• Supports login using third party services, check manual for more details.
  • Users can login by email instead of username.
  • Documentation improvements.
  • Improved source strings review.
  • Searching across all units.
  • Better tracking of source strings.
  • Captcha protection for registration.

You can find more information about Weblate on it's website, the code is hosted on Github. If you are curious how it looks, you can try it out on demo server. You can login there with demo account using demo password or register your own user. Ready to run appliances will be soon available in SUSE Studio Gallery.

Weblate is also being used https://l10n.cihar.com/ as official translating service for phpMyAdmin, Gammu, Weblate itself and others.

If you are free software project which would like to use Weblate, I'm happy to help you with set up or even host Weblate for you.

Further development of Weblate would not be possible without people providing donations, thanks to everybody who have helped so far!

Weblate 1.8 is close

Thanks to great amount of changes I've been able do in Weblate during Hackweek, the 1.8 release is quite close.

All features I wanted there are implemented and it is already running for some time on my production servers which look quite stable. The only thing which needs still some improvement are translations. So that's your chance to contribute.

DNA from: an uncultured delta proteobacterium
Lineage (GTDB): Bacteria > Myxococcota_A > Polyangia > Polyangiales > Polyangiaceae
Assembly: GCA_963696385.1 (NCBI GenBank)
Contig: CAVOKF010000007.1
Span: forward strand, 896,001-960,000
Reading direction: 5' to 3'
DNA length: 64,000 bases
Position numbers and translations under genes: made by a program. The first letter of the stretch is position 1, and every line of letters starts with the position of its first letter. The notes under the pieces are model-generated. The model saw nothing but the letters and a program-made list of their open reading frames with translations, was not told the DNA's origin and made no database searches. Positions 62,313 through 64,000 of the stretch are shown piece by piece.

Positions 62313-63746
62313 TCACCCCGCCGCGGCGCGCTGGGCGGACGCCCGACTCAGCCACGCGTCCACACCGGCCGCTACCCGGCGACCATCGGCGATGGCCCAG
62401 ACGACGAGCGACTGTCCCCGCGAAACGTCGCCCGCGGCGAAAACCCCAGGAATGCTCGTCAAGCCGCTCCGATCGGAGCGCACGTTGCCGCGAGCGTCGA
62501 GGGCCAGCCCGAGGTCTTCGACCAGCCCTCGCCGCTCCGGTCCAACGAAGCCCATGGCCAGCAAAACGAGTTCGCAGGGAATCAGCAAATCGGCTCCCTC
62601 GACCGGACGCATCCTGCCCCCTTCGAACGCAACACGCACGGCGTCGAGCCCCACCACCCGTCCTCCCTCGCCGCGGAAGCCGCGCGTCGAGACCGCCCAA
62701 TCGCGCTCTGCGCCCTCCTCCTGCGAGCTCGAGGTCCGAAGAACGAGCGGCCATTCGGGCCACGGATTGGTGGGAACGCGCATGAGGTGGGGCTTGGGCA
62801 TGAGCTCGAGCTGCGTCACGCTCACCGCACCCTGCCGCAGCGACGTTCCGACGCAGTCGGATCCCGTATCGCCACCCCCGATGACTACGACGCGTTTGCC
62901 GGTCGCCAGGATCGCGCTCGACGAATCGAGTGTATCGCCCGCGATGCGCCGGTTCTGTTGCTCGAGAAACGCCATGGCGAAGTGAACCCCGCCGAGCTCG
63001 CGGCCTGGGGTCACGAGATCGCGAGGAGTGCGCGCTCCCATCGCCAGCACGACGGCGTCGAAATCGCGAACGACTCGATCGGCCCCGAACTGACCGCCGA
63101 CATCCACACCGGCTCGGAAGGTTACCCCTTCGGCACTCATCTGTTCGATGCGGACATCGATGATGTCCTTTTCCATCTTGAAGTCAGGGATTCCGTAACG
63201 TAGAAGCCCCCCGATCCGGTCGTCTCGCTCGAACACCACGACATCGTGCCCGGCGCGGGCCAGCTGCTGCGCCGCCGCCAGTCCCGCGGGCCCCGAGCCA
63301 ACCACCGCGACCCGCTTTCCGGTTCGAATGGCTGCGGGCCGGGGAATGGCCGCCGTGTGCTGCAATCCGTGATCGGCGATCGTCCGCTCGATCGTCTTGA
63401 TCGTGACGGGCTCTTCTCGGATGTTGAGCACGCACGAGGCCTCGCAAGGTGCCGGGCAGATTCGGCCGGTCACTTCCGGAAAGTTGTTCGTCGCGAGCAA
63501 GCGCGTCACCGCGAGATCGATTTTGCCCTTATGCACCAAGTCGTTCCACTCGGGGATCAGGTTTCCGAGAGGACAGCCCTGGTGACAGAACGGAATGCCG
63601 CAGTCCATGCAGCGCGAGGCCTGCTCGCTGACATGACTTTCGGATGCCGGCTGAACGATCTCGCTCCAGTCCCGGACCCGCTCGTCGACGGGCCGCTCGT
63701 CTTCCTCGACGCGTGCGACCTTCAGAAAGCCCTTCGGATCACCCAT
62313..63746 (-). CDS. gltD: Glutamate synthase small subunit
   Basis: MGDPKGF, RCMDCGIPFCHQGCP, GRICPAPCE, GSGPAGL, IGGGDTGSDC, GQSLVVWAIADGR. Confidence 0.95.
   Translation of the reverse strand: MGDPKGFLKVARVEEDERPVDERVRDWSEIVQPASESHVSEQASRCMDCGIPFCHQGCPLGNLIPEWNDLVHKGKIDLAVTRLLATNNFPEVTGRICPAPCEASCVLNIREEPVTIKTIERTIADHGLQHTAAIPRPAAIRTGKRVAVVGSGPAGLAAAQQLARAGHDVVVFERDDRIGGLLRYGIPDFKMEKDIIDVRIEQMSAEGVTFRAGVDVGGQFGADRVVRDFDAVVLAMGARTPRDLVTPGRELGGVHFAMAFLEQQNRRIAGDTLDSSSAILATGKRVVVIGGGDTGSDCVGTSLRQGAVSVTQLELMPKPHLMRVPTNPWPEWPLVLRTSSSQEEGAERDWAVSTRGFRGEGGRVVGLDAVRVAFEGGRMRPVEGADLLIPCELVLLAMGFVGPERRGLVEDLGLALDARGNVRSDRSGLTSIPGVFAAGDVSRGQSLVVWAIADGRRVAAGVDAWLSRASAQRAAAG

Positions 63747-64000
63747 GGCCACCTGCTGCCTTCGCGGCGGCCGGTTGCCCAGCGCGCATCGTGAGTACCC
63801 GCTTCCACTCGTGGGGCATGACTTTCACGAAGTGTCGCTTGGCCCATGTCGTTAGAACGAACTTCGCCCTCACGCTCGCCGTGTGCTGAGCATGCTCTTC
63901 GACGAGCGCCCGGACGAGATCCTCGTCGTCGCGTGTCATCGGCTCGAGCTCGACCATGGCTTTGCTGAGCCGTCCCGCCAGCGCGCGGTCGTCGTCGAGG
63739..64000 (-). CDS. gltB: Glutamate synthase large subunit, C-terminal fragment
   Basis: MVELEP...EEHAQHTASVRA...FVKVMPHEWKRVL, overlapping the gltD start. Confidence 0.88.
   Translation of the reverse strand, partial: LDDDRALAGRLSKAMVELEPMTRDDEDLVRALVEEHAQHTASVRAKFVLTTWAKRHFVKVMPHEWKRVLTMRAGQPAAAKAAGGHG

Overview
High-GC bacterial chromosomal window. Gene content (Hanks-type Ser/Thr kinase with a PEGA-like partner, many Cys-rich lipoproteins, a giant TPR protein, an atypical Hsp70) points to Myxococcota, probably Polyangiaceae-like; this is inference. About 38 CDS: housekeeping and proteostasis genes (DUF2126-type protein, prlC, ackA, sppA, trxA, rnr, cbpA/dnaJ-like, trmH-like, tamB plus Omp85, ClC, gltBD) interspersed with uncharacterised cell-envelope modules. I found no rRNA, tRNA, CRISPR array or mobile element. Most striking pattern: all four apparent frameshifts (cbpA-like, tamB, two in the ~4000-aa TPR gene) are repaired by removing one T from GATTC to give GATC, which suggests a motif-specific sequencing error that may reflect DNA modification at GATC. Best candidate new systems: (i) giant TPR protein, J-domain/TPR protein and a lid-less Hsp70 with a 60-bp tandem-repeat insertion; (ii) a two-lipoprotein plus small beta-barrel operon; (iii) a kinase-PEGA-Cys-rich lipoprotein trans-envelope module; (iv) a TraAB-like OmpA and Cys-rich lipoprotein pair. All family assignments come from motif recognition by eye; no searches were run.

Translation status

If there won't be any blocking issue, Weblate 1.8 will be released during next week.

Hackweek is over

10th hackweek is over and I think it has been again great chance to hack on something. This year we even had better food supplies so interruptions from hacking were even less frequent.

As you've might have already noticed, I was working on Weblate whole week and I think it worked pretty well and I've implemented all what I wanted.

First of all, Weblate now supports login using lot of third party services (like GitHub, Facebook, Google, ...). This was achieved by using python-social-auth for that. It is quite new module for this, so hopefully it's API will stay stable enough to be usable in the long term. It was surprisingly easy to implement, though I've spent quite a lot of tweaking of the login and registration process to make it work according to my expectations.

After doing this quite big change, I thought it's about time to restructure the documentation and document new features in it. I think it now covers all important things, but if you can't find something or some parts are hard to understand, just let me know, I'll fix it.

Another quite big feature (though it won't be much visible in upcoming 1.8 release) is source string tracking. This is prerequisite for many features people have requested in Weblate's issue tracker, but these will have to wait for next releases. If you want to see some feature earlier, you can support it by money on Bountysource :-).

Weblate can now also search in all strings, which might become handy if grepping over dozen of Git repositories is not your favorite game.

And last but not least, I've implemented simple Captcha protection for new registrations as the demo server is full of bots who register there and do nothing afterward.

Basically I think this makes Weblate 1.8 feature complete and I'd like to stabilize it in upcoming weeks to release. Right now it is deployed on the demo server, where you can play with it and discover bugs :-). Also it's now time to work on Weblate translations!